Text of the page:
Are you hoping to break into screenwriting and hit the big time? Or perhaps you’re a struggling screenwriter wondering what you’re doing wrong. In either case, you might be questioning if most screenwriters are rich, and how you become one of them.
Most screenwriters aren’t rich, yet many make more than enough money to live comfortably. While the top 10% receive six-figure wages, the median annual salary for screenwriters in 2022 is around $65,000.
A hardworking screenwriter can make a decent living, yet can it make one rich? Well, that depends on what “rich” means to you. This article explains what you need to know about screenwriters and how much money they really make.
3 Things to Know About Making Money as a Screenwriter
Many writers get sucked in by the tales of fortune and fame and tend to aim their sights high. Yet, becoming a big-time screenwriter doesn’t happen overnight, if at all. It can take some writers years to have one of their scripts picked from the spec pile, while others may never catch their lucky break.
More often than not, however, professional screenwriters get by “just fine.”
They hustle and stay dedicated to pitching, selling, writing, and creating content every day, and in return, they earn a respectable living wage. Nonetheless, how much screenwriters ultimately make often comes with obstacles or limitations in the industry.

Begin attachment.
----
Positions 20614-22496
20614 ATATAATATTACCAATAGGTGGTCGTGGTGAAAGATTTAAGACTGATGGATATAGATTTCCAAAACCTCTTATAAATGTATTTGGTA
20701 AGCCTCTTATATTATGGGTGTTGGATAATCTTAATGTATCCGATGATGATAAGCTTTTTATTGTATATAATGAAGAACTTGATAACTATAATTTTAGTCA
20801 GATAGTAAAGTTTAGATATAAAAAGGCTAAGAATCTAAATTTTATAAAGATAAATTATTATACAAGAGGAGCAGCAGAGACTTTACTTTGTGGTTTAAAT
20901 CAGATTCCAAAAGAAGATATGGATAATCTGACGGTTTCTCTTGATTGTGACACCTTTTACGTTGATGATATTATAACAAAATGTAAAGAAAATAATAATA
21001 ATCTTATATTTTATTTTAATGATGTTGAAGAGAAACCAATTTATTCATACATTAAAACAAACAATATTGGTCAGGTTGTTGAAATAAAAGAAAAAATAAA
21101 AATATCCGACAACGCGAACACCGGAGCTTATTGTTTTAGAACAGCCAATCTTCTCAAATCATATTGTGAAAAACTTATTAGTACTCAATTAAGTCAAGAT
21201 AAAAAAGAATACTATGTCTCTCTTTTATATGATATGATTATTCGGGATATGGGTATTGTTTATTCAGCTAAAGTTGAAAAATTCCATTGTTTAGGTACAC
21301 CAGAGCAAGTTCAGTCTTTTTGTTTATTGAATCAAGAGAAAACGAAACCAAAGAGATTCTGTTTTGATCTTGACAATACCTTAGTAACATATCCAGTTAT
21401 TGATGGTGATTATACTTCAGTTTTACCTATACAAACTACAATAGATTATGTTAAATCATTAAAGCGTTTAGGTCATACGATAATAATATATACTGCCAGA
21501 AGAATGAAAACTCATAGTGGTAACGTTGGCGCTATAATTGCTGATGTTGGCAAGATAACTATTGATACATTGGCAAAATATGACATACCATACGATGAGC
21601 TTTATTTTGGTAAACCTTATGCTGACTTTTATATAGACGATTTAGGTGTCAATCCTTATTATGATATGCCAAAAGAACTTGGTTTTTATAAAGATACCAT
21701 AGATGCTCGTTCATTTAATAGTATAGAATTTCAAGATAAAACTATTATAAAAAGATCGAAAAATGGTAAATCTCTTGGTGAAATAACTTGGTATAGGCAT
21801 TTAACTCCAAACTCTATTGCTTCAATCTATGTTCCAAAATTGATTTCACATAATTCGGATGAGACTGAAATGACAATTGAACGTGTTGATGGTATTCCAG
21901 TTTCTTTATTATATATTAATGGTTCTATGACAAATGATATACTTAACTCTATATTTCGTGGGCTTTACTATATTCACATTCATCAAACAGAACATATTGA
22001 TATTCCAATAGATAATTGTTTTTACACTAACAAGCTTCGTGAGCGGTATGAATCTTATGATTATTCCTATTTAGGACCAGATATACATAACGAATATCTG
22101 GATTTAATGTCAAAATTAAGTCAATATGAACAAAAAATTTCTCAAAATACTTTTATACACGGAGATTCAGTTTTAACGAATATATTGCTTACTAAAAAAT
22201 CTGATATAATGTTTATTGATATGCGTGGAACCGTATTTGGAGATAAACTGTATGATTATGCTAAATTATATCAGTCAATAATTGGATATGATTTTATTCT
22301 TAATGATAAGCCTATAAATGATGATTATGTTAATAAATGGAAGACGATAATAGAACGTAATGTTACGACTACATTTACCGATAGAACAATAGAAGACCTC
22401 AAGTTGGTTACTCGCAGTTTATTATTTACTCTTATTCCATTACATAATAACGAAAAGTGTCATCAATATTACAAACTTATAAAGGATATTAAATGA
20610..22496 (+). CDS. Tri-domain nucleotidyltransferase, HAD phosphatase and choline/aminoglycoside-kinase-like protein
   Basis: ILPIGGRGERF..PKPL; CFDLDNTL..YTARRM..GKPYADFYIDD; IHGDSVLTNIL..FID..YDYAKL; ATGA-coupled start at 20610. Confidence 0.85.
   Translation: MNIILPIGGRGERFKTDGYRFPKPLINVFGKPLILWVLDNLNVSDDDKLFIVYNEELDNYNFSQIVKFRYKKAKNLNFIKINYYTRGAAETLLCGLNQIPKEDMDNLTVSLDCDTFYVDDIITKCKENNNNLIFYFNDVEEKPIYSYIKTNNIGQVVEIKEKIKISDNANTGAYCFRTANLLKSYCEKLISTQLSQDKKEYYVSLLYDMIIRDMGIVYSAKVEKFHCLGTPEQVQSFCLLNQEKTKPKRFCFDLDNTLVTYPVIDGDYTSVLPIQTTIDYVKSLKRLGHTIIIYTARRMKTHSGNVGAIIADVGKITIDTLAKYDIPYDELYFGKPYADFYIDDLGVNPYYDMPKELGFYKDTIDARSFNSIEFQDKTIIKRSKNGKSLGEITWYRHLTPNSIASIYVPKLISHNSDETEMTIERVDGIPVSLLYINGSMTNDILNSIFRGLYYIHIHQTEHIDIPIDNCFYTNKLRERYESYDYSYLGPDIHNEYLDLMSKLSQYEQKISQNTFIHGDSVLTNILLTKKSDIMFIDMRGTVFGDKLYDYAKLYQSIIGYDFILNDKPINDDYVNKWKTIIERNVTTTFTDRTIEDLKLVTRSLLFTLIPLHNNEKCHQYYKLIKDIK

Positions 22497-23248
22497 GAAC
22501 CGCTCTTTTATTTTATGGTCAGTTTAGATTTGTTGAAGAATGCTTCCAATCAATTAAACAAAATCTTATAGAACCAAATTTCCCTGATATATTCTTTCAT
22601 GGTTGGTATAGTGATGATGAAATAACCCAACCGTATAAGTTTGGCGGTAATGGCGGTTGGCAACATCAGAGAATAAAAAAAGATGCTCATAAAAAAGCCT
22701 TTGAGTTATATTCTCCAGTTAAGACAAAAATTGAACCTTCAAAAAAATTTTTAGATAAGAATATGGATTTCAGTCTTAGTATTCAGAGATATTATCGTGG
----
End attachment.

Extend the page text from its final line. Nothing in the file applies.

Let’s look at some realities in screenwriting to understand how much money screenwriters earn.
1. The Average Salary for Screenwriters
Generally speaking, how much screenwriters make tends to vary based on several factors, such as where they live, how much experience they have, or who employs them. For instance, a big production company like Walt Disney will pay much more handsomely than an independent studio.
In addition, these factors result in a wide range of salaries among those in the field.
According to disclosures on Glassdoor, a difference of over half a million is potentially earned between the lowest and highest-paid screenwriters, with salaries stretching from $30k – $540k annually. The average salary reported is around $90,000.
Similar, though less dramatic, gaps are seen on other job compensation reporting websites. Salary.com, for example, determined the median salary of screenwriters in 2022 to be around $66,000, with a window of $43k–$101k making up the majority of writers’ wages.
Comparatively, Payscale notes a range of $34k–$206k between the bottom and top 10% and a median salary of $79,000.
2. How Screenwriters Get Paid
Screenwriters get paid in three ways:
- Specs: Screenwriters don’t always get paid to write specs, as these are usually self-initiated. Yet, screenwriters can make money selling specs. If a screenwriter has an idea they’re passionate about, they write a script in the hopes of selling it. Even if a writer can’t sell their work, specs are an excellent way to gain experience and build a portfolio to show potential employers.
- Assignments: These are as close to a “regular” job interview that screenwriters get. When production companies have a story concept they wish to pursue and develop, they seek studio executives to make it happen. This is when screenwriters come in to pitch their ideas and try to snag the job.